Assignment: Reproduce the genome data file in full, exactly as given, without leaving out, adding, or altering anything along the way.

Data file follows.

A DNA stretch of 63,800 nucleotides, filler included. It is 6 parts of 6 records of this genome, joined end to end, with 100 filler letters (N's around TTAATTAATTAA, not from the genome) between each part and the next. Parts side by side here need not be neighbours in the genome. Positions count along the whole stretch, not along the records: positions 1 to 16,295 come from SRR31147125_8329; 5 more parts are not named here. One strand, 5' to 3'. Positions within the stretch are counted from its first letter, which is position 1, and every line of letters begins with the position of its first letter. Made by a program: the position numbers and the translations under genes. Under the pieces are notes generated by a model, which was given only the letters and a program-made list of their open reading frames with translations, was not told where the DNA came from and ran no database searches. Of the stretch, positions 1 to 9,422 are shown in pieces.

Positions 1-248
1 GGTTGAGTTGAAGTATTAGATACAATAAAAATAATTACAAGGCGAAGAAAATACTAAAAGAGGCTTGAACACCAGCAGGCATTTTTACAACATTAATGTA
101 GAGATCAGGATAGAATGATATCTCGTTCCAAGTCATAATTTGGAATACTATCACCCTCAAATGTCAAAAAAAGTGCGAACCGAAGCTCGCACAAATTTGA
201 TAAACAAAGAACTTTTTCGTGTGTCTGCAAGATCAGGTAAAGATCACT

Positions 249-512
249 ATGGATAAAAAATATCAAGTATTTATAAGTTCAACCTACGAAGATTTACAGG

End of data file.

A DNA stretch of 63,800 nucleotides, filler included. It is 6 parts of 6 records of this genome, joined end to end, with 100 filler letters (N's around TTAATTAATTAA, not from the genome) between each part and the next. Parts side by side here need not be neighbours in the genome. Positions count along the whole stretch, not along the records: positions 1 to 16,295 come from SRR31147125_8329; 5 more parts are not named here. One strand, 5' to 3'. Positions within the stretch are counted from its first letter, which is position 1, and every line of letters begins with the position of its first letter. Made by a program: the position numbers and the translations under genes. Under the pieces are notes generated by a model, which was given only the letters and a program-made list of their open reading frames with translations, was not told where the DNA came from and ran no database searches. Of the stretch, positions 1 to 9,422 are shown in pieces.

Positions 1-248
1 GGTTGAGTTGAAGTATTAGATACAATAAAAATAATTACAAGGCGAAGAAAATACTAAAAGAGGCTTGAACACCAGCAGGCATTTTTACAACATTAATGTA
101 GAGATCAGGATAGAATGATATCTCGTTCCAAGTCATAATTTGGAATACTATCACCCTCAAATGTCAAAAAAAGTGCGAACCGAAGCTCGCACAAATTTGA
201 TAAACAAAGAACTTTTTCGTGTGTCTGCAAGATCAGGTAAAGATCACT

Positions 249-512
249 ATGGATAAAAAATATCAAGTATTTATAAGTTCAACCTACGAAGATTTACAGG